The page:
on welcome

welcome1 These days I’m thinking a lot about what it means to be “welcoming”.

It’s a touchy subject. We all as humans want to be welcome, we all want to be part of the group, to be heard and loved and seen, and feel happy, whether in school, or work, or community. I know this feeling acutely: I was not welcome when I was a Junior High student. I know the sting of sitting on the outside of the other kids, of having people not value me for whatever reason they deemed right. I know how angry it made me feel, and how I saw those people as “snobs,” not knowing much about them beyond that. (If you’re curious, here is a video of a talk I gave last year called “Insider/Outsider” at a lecture series on compassion and cruelty.)

So the conversation about Cape Breton and whether or not it is welcoming, well, I think it strikes a deep, deep nerve. It’s touchy. I’m hesitant even to wade into it, since I hate conflict, but at the same time, it’s become obvious to me that it’s something we all need to be thinking about, because it affects the economic future of our home.


I love my home. By this I first mean the actual house I live in, which keeps me warm and safe, where I share my love with my family and my partner, and where I love to have people over for tea and a visit.

I also love my home community. North Sydney isn’t where I grew up but it is where I live now, and it may have its downtrodden parts but I love it all: the old buildings on Commercial Street, the fields around the town, the Marine Atlantic terminal always busy. I love Baddeck, too, the village where I grew up, with its pretty, lakeside beauty, its cast of characters, it’s flux and flow of tourism and the winter season.

And I love the whole island, the woods, the fields, the sea, the towns, the history. (You may have guessed that love from the bumper stickers and postcards I make!)

Because I love my home, I’m so proud to share it with people, to welcome them to it. Come, see this place, make it your home too! Share your stories, and hear mine.

I think a lot of people feel that way, who live here. We love it, and we love to share it.

However, last month I was talking to someone who moved to Cape Breton a few years ago. They were feeling discouraged. They felt like they weren’t welcome in the rural area they had moved to, that their new business wasn’t being supported. They could see that some people welcomed them but overall they felt disappointed.

This isn’t the first time I’ve heard these feelings, from folks who move here from away.

Last year an International student at CBU said that he felt the community here could be more welcoming to the students from around the world who come to the university in Sydney. And in the One Nova Scotia, or “Ivany” Report, Nova Scotia is encouraged to diversify and welcome newcomers: “But too many [immigrants] who come to Nova Scotia do not stay because their professional or trade credentials are not recognized or they do not find our employers and communities very welcoming. It will take a concerted effort to overcome these obstacles.” (Page 70, italics mine.)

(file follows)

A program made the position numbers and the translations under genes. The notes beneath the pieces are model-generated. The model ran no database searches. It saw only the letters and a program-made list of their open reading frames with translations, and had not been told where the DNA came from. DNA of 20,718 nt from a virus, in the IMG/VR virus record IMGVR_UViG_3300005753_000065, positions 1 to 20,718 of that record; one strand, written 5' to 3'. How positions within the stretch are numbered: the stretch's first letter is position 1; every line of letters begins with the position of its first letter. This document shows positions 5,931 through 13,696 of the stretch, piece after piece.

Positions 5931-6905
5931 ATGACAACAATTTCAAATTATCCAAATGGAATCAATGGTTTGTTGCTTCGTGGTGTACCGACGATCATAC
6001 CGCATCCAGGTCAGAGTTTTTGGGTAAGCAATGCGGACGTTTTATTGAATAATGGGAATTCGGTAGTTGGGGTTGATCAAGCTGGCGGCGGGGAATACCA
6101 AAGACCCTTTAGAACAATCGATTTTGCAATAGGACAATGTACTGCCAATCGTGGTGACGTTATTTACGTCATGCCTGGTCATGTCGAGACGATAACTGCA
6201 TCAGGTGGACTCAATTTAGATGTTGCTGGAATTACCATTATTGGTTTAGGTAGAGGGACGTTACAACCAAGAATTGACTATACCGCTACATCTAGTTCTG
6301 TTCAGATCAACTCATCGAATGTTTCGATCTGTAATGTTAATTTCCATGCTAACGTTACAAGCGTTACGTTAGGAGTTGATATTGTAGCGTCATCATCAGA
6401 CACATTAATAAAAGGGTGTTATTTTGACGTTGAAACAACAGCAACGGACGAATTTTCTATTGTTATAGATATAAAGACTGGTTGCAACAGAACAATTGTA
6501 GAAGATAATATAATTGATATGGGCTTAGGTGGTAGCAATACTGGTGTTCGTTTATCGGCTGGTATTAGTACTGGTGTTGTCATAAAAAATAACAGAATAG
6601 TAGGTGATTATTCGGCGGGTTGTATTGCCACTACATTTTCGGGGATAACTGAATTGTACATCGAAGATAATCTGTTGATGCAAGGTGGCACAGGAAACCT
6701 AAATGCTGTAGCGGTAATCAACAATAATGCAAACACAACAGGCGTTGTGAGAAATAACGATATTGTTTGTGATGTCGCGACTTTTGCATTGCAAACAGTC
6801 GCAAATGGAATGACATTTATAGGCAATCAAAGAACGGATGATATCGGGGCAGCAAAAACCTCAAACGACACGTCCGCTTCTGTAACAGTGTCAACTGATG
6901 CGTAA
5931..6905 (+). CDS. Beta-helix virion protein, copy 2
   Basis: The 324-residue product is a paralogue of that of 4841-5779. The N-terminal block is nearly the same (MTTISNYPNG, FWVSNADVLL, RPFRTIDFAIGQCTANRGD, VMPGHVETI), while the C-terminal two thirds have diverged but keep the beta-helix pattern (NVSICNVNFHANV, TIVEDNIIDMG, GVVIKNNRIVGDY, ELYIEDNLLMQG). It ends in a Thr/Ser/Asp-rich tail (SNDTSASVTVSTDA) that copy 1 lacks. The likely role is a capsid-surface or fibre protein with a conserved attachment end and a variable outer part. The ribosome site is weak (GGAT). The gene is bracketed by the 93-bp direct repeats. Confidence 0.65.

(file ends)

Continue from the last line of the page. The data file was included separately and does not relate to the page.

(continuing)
Yesterday I was on the Information Morning Issue Panel with Steve Sutherland and Amanda McDougall. You can hear the whole 16-minute discussion here. We talked about newcomers for part of the time. One of the things I brought up is how some communities are more welcoming than others, and some individuals within communities are more welcoming than others. So when we hear or say that ‘our communities are not very welcoming,’ the reality is that it’s not a blanket statement of ‘all Cape Bretoners are alike’ when it comes to being welcoming. Some people are already doing amazing things to be welcoming!

Anyway, the whole thing has got me thinking, that if we’re going to change this, and be more welcoming, we need to see the problem first, and talk about it, openly. What does ‘welcome’ look like, anyway? What is the expectation, and why are we falling short? Is there obvious discrimination, or is it a general feeling of “not being included”?

And, I don’t think it’s not going to be enough to say “Well, other people may be unwelcoming, but I’m not.” That’s finger-pointing, and it rarely leads to change. People don’t generally like to be told what they’re doing wrong. The only way to make lasting change is to change ourselves as individuals, and show by example.

Whew. That was a lot of talk about the word “welcome”. I’m ready for some tea. Would you like some?

This entry was posted in Leah's thoughts, Newcomers, Towns + communities and tagged , . Bookmark the permalink.

4 Responses to on welcome

  1. Suzanne says: